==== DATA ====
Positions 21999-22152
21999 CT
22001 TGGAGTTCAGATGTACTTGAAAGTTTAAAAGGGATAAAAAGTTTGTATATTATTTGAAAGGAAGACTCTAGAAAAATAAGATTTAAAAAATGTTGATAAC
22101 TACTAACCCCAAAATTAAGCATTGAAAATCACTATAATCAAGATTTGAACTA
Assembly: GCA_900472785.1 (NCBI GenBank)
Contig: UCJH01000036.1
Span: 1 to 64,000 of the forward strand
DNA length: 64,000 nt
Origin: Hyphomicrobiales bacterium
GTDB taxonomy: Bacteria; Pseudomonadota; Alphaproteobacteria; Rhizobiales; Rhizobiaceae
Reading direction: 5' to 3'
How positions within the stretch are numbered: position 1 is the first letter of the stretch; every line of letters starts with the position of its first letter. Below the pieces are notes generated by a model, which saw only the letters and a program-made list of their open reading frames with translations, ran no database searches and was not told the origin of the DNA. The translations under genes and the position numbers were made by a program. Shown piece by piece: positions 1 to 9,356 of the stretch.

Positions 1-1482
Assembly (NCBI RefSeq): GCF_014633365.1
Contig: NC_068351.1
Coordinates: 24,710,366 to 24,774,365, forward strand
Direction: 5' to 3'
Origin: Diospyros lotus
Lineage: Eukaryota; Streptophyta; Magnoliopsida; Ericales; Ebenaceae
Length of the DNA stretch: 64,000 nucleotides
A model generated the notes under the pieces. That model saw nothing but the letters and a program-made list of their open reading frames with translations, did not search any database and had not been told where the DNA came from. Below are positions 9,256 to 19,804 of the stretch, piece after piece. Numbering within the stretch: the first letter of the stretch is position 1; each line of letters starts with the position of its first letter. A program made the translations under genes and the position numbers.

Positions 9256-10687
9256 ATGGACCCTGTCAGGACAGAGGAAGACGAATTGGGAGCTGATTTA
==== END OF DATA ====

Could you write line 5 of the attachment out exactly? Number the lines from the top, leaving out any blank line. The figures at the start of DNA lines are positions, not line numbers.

Assembly: GCA_900472785.1 (NCBI GenBank)